“Had we but world enough, and time,
This coyness, lady, were no crime.
We would sit down, and think which way
To walk, and pass our long love’s day.
Though by the Indian Ganges’ side
Shouldst rubies find”1
In his twist on the typical romantic love poem, “To His Coy Mistress,” Andrew Marvell examines the role of time in romantic relationships. The poem begins as the speaker tells his lover that if life was never ending, there would be time for “coy” courting behavior in their relationship. As the speaker begins to list things that he and his beloved would finally be able to do in a timeless universe, he mentions that they would find rubies alongside the Ganges River. After his long explanation of what he would do to gain her love if only there were enough time, the speaker shifts his tone to become more persuasive in the second half of the poem. Instead of adoring her body or complimenting his mistress, the speaker instead reminds his lover that time is running out. As the poem goes on, it becomes increasingly obvious that the speaker is imploring his beloved to take advantage of her youth by giving up her virginity now, with him, while there is still time. Although the speaker claims that in a different, eternal world, he would woo the girl and win her love through romantic charm, in reality he implies that she should act on her youthful impulses because time will inevitably run out.
In the poem, the speaker mentions the Ganges River in India, as he says that if there were time to be “coy,” he would walk down the beaches of the Ganges searching for rubies. During the time this poem was written, the Ganges was pristine, and often the Ganges was used as a symbol for purity. In fact, the Hindus considered the Ganges their most sacred river due to the fact that it was named after the Hindu god Ganga, who represented that bathing in the river could cleanse people of their sins. The idea of the Ganges representing purity is ironic now that today, the Ganges is one of the most polluted rivers in the world. In the context of the poem, Marvell wanted the speaker’s audience to recognize that although it would be nice to stroll along the beach of the Ganges and remain pure and faithful, life will end. The transience of life implies for the speaker that romantic activities like finding rubies alongside the Ganges will no longer be as important for the girl as losing her virginity to the speaker while they are still young. Although the Ganges stands for purity and commitment, the speaker of this poem is imploring for the opposite of that, instead only mentioning the Ganges when telling his beloved of what they will not do. Marvell’s poem can be interpreted as a parody on romantic relationships, or it could be an example of revolutionary carpe diem literature.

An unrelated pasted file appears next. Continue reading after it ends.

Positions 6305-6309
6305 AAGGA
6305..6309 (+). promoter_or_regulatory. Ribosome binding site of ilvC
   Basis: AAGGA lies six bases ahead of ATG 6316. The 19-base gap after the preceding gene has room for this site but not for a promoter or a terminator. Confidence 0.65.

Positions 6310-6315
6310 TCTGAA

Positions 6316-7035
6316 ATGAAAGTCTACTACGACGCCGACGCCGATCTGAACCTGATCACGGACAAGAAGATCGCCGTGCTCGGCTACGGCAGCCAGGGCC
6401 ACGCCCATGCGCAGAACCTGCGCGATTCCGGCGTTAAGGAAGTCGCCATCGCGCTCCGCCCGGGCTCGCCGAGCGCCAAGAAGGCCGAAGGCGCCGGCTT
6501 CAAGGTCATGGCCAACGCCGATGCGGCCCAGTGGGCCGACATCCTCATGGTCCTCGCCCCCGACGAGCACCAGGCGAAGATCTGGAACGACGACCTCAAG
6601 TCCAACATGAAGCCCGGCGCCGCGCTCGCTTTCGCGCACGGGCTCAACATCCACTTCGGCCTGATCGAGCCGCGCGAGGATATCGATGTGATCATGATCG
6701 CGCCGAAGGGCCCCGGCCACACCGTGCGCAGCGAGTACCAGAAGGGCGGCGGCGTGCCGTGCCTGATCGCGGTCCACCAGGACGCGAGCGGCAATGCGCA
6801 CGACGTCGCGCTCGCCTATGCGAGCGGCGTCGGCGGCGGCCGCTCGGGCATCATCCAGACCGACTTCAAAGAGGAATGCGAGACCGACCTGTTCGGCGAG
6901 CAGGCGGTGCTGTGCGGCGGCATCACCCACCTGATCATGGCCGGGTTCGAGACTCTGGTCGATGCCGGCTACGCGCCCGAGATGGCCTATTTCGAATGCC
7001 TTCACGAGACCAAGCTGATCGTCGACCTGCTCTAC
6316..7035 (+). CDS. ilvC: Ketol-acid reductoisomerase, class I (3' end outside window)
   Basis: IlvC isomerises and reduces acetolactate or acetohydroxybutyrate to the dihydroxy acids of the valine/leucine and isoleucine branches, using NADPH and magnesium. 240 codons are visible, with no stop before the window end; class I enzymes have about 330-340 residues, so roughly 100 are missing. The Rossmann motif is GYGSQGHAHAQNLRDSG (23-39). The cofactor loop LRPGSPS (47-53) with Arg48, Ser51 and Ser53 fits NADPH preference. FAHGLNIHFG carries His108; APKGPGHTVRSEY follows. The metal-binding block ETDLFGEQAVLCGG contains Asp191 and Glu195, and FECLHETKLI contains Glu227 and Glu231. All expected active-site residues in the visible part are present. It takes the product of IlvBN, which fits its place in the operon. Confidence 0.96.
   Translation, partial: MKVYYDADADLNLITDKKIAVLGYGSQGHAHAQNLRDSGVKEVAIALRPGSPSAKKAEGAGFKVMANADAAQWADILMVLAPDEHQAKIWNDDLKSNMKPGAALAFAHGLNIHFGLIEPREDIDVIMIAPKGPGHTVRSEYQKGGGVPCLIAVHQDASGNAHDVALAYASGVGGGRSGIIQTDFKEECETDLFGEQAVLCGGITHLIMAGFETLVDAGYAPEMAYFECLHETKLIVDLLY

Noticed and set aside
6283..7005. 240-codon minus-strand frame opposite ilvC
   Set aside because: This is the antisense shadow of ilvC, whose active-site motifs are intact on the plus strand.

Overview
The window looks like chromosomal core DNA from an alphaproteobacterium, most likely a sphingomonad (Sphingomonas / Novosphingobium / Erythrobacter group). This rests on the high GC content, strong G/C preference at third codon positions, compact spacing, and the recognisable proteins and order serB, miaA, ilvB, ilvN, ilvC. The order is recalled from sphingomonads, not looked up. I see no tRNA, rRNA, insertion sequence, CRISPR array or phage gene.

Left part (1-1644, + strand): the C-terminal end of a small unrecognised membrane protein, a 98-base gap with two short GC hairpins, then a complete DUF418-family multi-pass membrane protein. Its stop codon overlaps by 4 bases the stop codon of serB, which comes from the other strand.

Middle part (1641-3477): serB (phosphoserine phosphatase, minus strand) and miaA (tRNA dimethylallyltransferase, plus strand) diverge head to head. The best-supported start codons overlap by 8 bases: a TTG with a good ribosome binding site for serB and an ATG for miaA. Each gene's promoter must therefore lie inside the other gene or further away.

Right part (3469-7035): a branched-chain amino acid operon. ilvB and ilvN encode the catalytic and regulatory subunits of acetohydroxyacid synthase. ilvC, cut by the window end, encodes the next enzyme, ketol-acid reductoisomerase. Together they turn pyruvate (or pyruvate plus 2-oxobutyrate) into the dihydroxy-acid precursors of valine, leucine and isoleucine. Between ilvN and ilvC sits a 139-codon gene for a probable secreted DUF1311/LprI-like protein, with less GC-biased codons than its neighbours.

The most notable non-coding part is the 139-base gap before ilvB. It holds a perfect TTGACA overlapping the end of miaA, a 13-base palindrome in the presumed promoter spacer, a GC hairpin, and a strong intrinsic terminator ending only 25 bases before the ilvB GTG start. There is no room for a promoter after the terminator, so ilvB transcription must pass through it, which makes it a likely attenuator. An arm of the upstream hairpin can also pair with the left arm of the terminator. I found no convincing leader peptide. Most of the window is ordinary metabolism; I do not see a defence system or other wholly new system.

1Marvell, Andrew. “To His Coy Mistress.” Poetry Foundation. Poetry Foundation, n.d. Web. 18 July 2014. <http://www.poetryfoundation.org/poem/173954>.
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